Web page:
Over the past couple weeks, Ontario teachers have been up in arms in arms about the repealing then, re-structuring of the sex ed curriculum. As an observer, I’ve kind of shrugged my shoulders about this because as an English teacher I know that many of us tackle these topics in our classrooms regularly – regardless of ‘curriculum’.
See, the absolute beauty of the English curriculum in Ontario is that it is incredibly vague – so vague, in fact, that it barely changes from grades 1-8 other than the ‘teachable expectations’ (overalls stay relatively the same). The secondary curriculum follows the same pattern – 4 strands (reading, writing, oral communication, media) with similar overall expectations to the previous grades, then different specific expectations for each course. In reality the topics and texts students read, write, view and speak about are selected based on teacher and student interest. In short, if one of my students wants to read an independent novel about a same-sex person or family and do an oral presentation about that particular lifestyle they are more than open to that – as per the curriculum.
I’ve covered all the topics that everyone is arguing about in my English classroom for years now – as they are current, engaging and part of the social fabric of our province. No, I’m not ‘teaching’ lifestyles, political viewpoints or online promiscuity but my students do read, debate and think about social issues that impact their daily lives. I do realize that some of these topics are harder to blend into elementary classrooms, but due to the open nature of the English curriculum it is entirely possible.
In reality, my personal political lean is conservative but that doesn’t mean I want my students to be ignorant about the world they live in. I really believe there is a major difference between informing students about social topics and issues, rather than teaching them. I think that the English curriculum provides the best backdrop for this opportunity for teachers.
5 Ways to Blend ‘Social Issues’ into your English Classroom
Articles of the Week :If you read @teacherevolution.me you know that I’m a huge supporter of Kelly Gallagher’s ‘articles of the week’ initiative. Essentially, the concept is that students require an understanding of the world around them, as well as an ability to learn close reading and responding skills. Students are given weekly articles on ‘hot topics’ that are current and engaging. They are then asked to complete a close reading of the article as well as complete a written response. My teachers pay teachers store offers a free resource to get you started in this task (click and enjoy). Fun disclaimer: my first one this year will be about the controversial sex-ed curriculum.
Persuasive Writing and Speaking: My students love arguing and I’m sure yours do too. I often have students write a persuasive essay about a controversial topic then try to convince their audience of their point of view by turning it into a speech. I usually provide students a list of ‘hot’ topics, and I also allow them to pick their own if appropriate. Topics have (and will most likely continue to include): same sex marriage, technology addiction, sexualization of teenagers through media, transgendered rights (bathrooms, etc.), abortion, etc.
Independent Reading: My class begins each day with ‘independent reading’ where students are given the choice to read whatever they want (in novel form). My personal classroom library is stocked FULL of current, engaging texts from various publishers who specialize in teen issues (i.e. sexting, sexuality, mental health, etc.). Many of my students select these novels to read of their own accord and often share them with the class via book talks, oral presentations or group work.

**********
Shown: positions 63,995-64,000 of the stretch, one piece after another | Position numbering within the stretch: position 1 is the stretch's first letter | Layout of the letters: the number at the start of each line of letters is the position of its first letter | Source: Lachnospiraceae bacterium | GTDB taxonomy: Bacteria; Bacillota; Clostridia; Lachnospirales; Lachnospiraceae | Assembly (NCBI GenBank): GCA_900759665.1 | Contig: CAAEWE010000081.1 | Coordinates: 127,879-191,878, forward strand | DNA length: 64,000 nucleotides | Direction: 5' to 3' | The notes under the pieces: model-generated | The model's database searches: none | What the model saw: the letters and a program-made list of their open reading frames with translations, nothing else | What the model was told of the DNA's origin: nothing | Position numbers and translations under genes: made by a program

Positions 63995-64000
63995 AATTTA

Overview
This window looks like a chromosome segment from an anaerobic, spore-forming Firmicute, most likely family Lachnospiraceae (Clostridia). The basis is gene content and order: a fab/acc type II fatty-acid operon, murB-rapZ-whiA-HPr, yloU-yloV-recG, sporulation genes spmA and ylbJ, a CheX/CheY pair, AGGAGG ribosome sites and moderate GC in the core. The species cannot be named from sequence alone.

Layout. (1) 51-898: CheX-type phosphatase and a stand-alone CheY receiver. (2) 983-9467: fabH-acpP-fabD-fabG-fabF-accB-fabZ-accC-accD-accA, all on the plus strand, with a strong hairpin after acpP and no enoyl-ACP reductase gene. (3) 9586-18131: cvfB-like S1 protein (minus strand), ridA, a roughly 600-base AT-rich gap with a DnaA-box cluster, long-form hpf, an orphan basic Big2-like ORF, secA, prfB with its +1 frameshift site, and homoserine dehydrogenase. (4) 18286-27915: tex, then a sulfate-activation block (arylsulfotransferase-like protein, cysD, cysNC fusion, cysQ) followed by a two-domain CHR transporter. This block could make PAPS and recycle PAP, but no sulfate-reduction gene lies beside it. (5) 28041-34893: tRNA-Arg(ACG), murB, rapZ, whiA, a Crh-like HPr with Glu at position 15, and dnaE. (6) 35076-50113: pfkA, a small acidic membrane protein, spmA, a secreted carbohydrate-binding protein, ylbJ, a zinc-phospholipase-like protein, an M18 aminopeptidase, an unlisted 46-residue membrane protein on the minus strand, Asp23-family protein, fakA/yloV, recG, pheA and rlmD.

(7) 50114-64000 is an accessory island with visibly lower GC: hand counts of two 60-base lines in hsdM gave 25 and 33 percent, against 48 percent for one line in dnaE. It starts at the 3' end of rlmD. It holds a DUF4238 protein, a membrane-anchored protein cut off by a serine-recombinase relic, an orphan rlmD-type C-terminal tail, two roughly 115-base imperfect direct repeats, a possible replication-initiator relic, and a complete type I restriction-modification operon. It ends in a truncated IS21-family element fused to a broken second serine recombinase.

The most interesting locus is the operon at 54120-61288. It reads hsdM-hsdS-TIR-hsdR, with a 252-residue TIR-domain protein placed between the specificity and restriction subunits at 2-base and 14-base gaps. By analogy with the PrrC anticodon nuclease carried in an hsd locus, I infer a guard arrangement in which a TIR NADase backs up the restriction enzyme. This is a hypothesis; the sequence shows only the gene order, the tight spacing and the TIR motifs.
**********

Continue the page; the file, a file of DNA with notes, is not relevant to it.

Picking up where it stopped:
Journal Writing: Another classroom routine many English teachers use is journaling. I ask students to journal via a prompt I give them at the beginning of class. The purpose of journaling is to be able to explore ideas in writing. Prompts can come from a variety of different inspirations: seasons, current events, social issues, student suggestions, creative explorations, etc. I also use journals as a place students can feel safe expressing their emotions, fears and asking questions. I do not grade journals – they are a place where my students can practice their writing and have a written dialogue with me, their teacher.
Media Trend Analysis and Infographic: Media is a huge part of our world today, and with that comes a variety of new social issues: technology addiction, medical implications related to attention and mental health, information overload, fake news, access to inappropriate images and information for youth, sexting, online bullying, cell phones in the classroom etc. Since media is a strand of the English curriculum at all grade levels, these topics blend naturally into our curriculum. For years, I’ve selected a ‘hot’ media issue and have had students read, write, think about it then create a infographic to display information about it. Sometimes, I’ve asked for an information poster, other times a statistical infographic that could be shared online. I’ve also had students write and share their own fake news articles, and spent a ton of time on online bullying and the dangers of sexting.
Use the English Curriculum to your Advantage!
Again, the beauty of Ontario’s English curriculum is that it allows for any text or topic (student or teacher selected) to be used for reading, writing, oral communication or media. Logically, teachers need to be responsible in their selection of texts and topics, and select ones that are suitable for their students academic grade level, engagement and age. Nevertheless, it does allow for social and current issues relating to students to be analyzed and discussed in a very open and honest manner.